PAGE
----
Coding of Event Dimensions and Categories

All high-threat SLEs were selected for additional nonmutually exclusive ratings of loss, humiliation, entrapment, and danger by using an adaptation of the measures developed by Brown et al.13 Interview audiotapes were reviewed by a team of 1 senior and 2 experienced editors trained according to rating guidelines (G. W. Brown, PhD, unpublished manual, Guidelines, Examples and LEDS-2 Notes on Rating for a New Classification Scheme for Humiliation, Loss, and Danger, 1996). No team member was assigned to rate items in interviews from both individuals in a twin pair. Weekly review meetings were held to maintain rating proficiency, and blind cross-ratings of event items by different interviewers were conducted.

Levels of loss, humiliation, entrapment, and danger were rated contextually using a 5-point scale (0 indicates none present; 1, minor; 2, low moderate; 3, high moderate; and 4, severe) taking into account descriptive information provided in the interview itself, the narrative summary, and the tape-recorded interview. Reports of emotional reactions were ignored. Raters remained blind to the association of rated events with onsets of MD or GAS. Brief definitions of the event dimensions are as follows13:

  • Loss. Diminution of a sense of connectedness or well-being potentially covering every aspect of life, including a real or realistically imagined loss of a person, material possessions, health, respect in the community, employment, or a cherished idea about self or a close tie.

  • Humiliation. Feeling devalued in relation to others or to a core sense of self, usually with an element of rejection or a sense of role failure.

  • Entrapment. Ongoing circumstances of marked difficulty of at least 6 months' duration that the individual can reasonably expect to persist or get worse, with little or no possibility that a resolution can be achieved as a result of anything that might reasonably be done.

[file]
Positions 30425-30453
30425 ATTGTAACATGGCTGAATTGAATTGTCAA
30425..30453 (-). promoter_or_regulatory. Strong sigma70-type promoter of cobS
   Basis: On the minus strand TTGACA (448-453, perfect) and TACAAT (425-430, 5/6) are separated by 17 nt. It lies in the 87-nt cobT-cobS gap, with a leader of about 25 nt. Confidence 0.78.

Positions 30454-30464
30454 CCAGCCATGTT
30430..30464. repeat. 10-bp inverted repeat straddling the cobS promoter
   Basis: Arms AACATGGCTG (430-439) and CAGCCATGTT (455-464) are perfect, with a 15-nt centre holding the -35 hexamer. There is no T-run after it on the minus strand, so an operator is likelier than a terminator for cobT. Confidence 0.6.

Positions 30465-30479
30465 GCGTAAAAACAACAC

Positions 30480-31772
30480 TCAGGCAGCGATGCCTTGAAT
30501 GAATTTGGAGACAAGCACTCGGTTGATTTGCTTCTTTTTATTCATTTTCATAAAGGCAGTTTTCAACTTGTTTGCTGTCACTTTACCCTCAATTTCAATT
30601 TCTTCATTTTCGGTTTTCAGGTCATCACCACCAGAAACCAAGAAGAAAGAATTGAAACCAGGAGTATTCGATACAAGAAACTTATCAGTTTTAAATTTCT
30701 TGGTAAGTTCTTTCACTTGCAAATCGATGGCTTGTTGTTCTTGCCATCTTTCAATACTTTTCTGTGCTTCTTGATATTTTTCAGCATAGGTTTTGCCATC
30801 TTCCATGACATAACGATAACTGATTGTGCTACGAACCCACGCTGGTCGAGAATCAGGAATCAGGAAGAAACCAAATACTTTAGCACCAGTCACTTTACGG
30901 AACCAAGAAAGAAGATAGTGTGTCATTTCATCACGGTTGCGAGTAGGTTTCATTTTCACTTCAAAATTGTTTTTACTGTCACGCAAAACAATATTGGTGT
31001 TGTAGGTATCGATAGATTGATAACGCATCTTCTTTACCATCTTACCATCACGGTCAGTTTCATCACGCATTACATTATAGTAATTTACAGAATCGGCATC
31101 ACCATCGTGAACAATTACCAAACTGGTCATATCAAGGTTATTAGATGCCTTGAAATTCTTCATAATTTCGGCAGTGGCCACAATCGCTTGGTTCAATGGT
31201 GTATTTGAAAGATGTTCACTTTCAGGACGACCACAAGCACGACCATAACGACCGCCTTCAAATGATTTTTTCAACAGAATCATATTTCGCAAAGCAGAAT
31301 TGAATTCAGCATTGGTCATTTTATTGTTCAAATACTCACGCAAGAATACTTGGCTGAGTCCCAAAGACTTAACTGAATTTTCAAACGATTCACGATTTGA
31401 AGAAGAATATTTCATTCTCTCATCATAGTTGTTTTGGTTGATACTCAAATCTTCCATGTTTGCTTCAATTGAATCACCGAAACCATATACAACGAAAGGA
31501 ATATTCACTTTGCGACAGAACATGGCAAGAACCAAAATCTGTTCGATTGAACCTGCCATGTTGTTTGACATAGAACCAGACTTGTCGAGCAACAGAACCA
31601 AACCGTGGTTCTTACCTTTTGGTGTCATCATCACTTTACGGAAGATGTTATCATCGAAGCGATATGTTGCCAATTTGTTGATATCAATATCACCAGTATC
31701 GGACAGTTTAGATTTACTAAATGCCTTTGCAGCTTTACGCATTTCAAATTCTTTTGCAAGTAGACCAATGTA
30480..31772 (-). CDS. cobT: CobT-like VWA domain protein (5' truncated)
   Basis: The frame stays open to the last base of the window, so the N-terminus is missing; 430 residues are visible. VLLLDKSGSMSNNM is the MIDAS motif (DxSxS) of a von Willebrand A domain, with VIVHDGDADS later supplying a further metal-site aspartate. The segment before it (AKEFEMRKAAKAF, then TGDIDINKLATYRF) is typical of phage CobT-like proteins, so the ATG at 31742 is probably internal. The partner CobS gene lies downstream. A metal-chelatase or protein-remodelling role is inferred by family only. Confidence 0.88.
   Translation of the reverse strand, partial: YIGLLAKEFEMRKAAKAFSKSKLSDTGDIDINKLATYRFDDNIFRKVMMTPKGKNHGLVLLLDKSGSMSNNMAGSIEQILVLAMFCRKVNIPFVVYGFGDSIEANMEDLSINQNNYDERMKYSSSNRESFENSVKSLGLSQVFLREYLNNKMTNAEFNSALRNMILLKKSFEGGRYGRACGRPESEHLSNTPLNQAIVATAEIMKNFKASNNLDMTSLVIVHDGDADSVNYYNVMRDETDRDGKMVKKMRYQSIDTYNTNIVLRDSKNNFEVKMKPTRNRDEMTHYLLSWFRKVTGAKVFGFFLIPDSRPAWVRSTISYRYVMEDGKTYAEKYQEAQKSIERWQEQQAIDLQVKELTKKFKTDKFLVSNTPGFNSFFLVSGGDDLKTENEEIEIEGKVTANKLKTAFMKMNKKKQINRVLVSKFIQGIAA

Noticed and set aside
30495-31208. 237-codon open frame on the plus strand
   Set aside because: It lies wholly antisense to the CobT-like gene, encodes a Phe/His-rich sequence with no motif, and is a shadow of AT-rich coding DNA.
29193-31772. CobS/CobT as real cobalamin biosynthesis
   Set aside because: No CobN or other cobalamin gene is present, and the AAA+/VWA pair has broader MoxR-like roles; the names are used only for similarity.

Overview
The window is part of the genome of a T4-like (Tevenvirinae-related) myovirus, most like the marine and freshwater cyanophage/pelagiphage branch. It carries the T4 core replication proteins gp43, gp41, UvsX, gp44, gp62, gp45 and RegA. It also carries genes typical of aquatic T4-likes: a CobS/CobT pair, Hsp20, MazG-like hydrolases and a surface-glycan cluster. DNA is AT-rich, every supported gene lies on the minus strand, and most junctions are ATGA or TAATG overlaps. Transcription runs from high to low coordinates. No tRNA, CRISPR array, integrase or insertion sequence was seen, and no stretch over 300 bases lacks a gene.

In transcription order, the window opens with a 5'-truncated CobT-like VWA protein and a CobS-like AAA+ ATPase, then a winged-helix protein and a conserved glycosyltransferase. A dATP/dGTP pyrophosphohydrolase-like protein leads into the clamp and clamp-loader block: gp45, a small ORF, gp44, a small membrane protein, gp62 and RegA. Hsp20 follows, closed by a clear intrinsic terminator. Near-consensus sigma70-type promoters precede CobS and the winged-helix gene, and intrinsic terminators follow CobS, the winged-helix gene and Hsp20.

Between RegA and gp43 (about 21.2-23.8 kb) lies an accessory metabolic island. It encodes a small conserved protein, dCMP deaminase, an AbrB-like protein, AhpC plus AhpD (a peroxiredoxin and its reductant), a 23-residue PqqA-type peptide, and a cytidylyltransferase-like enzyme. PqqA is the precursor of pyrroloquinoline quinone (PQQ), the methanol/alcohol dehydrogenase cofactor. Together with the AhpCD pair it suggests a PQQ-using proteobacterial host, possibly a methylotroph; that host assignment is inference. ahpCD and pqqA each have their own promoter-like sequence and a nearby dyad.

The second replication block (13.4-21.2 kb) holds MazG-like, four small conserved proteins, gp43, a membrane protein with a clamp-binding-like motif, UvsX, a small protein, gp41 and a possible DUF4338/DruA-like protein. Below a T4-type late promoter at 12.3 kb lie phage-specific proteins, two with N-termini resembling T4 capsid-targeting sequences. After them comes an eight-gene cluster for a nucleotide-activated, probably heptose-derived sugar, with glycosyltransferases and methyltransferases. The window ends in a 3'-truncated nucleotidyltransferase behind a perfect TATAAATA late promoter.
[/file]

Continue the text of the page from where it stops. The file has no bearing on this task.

• Danger. The level of potential future loss, including the chance that a given traumatic event will recur or reflecting a possible sequence of circumstances in which the full threat or dire outcome has yet to be realized.

We rated all 4 dimensions on each high-threat event (differing thereby from Brown et al,13 who rated humiliation and entrapment conditional on high ratings of loss and danger). In addition to scoring these dimensions, we scored 1 of 3 hierarchically specific categories for humiliation and entrapment and 1 of 4 categories for loss (Table 1).

Interrater reliability of the dimensions was assessed blindly by pairs of raters examining 348 individual events with the following weighted κ estimates (and 95% confidence intervals [CIs]): loss, 0.77 (0.72-0.83); humiliation, 0.87 (0.84-0.91); entrapment, 0.92 (0.87-0.96); and danger, 0.79 (0.75-0.83). When both raters agreed on a nonzero dimension score, the weighted κ estimates (and 95% CIs) for the categories were as follows: loss, 0.91 (0.87-0.95)(n = 348); humiliation, 0.99 (0.97-1.00) (n = 107); and entrapment, 0.92 (0.81-1.00)(n = 47).

STATISTICAL METHODS